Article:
Searching over 5,500,000 cases.

Buy This Entire Record For $7.95

Official citation and/or docket number and footnotes (if any) for this case available with purchase.

Learn more about what you receive with purchase of this case.

Lagrande v. Bakery

United States District Court, N.D. New York

March 17, 2015


QUENTIN LAGRANDE Albany, New York, Plaintiff Pro Se.


CHRISTIAN F. HUMMEL, Magistrate Judge.

On December 8, 2014, the Court received for filing from plaintiff Quentin LaGrange a pro se complaint pursuant to Title VII of the Civil Rights Act of 1964, as amended, 42 U.S.C. 2000e, et seq. and the Civil Rights Act of 1991. Dkt. No. 1 ("Compl."). Plaintiff alleges that he was discriminated against by his employer, defendant Bimbo Bakeries, on the basis of his race and disability in that he was subject to unequal terms and conditions of employment, retaliation, and termination of employment. Id. at 1. He seeks reinstatement of his employment as well as punitive and compensatory relief. Id. at 5.

Pursuant to a prior order of this Court enjoining plaintiff from filing "any document" in the Northern District of New York without prior approval of the Chief Judge (Dkt. No. 1-2, at 4), plaintiff requested leave to file this action, which was granted. Dkt. No. 1-3. In filing his complaint, plaintiff failed to pay the filing fee or submit an In Forma Pauperis ("IFP") application. The Court directed the Clerk to administratively close the case with opportunity to comply with the filing fee requirement. Dkt. No. 3. On March 16, 2015, plaintiff submitted an IFP application (Dkt. No. 4) and a letter requesting an "extension" until April 17, 2015 to submit an amended complaint "due to the fact that [he] ha[s] both a labor and employment matter that both transpired from the same action of discrimination" (Dkt. No. 5).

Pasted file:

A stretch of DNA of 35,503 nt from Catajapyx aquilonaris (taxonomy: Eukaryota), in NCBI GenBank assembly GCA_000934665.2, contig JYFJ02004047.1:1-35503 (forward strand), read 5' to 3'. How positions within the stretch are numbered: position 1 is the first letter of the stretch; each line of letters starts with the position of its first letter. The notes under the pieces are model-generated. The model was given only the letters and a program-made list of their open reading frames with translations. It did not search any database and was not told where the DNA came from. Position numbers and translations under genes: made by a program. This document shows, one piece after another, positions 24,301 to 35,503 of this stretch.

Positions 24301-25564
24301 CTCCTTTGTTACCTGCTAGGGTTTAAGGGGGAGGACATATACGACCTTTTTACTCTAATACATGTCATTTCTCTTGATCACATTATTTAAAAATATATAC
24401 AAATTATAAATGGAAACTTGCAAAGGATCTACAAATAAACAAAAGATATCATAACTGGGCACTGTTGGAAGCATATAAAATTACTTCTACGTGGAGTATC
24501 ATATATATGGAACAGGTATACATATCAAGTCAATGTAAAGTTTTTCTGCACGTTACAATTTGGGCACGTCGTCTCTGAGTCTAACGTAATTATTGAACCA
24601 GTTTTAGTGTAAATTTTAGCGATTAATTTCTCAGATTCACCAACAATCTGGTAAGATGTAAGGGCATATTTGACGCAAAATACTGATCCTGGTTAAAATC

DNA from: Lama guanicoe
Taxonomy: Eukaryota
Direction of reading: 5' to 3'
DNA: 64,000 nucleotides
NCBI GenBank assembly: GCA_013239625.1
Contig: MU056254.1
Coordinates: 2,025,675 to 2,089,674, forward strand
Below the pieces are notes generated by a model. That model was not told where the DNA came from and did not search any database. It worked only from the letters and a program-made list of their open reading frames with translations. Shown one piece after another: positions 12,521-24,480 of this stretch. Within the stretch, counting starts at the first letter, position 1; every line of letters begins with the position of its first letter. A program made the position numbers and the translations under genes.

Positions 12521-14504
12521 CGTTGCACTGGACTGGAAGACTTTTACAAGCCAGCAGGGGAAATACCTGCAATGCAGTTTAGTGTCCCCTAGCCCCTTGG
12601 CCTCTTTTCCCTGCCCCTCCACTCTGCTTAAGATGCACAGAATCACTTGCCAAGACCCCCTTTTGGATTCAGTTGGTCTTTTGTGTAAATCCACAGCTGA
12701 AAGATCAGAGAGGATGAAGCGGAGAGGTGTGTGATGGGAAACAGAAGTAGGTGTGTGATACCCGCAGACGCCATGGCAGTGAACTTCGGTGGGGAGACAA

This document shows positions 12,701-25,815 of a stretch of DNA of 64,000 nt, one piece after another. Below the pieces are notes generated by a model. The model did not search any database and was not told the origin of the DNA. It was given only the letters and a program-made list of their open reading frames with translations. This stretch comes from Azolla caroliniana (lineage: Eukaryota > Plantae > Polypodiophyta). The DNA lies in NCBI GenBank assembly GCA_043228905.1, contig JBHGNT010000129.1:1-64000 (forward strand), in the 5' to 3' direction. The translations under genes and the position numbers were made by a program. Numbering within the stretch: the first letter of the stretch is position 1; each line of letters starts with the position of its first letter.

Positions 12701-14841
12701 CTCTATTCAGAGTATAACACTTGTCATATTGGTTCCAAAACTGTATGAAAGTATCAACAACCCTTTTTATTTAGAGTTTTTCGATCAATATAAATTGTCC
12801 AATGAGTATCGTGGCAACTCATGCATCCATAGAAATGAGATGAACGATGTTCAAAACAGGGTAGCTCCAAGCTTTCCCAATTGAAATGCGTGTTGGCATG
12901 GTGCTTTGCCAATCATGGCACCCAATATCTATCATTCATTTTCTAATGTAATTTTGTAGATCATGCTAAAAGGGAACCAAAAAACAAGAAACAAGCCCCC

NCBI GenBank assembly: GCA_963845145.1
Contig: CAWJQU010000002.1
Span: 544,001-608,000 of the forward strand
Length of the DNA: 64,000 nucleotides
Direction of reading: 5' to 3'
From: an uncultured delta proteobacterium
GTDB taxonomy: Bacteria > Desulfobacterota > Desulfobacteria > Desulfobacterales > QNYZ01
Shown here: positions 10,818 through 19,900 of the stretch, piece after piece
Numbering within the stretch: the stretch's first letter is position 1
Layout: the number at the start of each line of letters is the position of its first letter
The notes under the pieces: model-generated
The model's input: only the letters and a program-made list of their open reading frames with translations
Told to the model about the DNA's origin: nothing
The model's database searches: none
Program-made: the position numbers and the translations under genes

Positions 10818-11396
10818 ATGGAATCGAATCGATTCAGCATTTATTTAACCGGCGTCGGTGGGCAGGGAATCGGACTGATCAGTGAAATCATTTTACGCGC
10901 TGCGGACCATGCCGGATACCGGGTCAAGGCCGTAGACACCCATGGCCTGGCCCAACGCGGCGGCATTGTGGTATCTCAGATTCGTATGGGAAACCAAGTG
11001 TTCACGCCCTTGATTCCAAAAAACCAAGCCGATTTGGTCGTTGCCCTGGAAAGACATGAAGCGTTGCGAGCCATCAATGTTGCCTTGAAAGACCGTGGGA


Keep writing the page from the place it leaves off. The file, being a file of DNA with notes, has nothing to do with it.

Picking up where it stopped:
Turning to plaintiff's IFP application, after reviewing the information provided therein, the Court finds that plaintiff may properly proceed with this matter IFP.[1]

II. Initial Review

Section 1915(e) of Title 28 of the United States Code directs that, when a plaintiff seeks to proceed IFP, "the court shall dismiss the case at any time if the court determines that... the action or appeal (i) is frivolous or malicious; (ii) fails to state a claim on which relief may be granted; or (iii) seeks monetary relief against a defendant who is immune from such relief." 28 U.S.C. § 1915(e)(2)(B). Thus, it is a court's responsibility to determine that a plaintiff may properly maintain his complaint before permitting him to proceed with his action.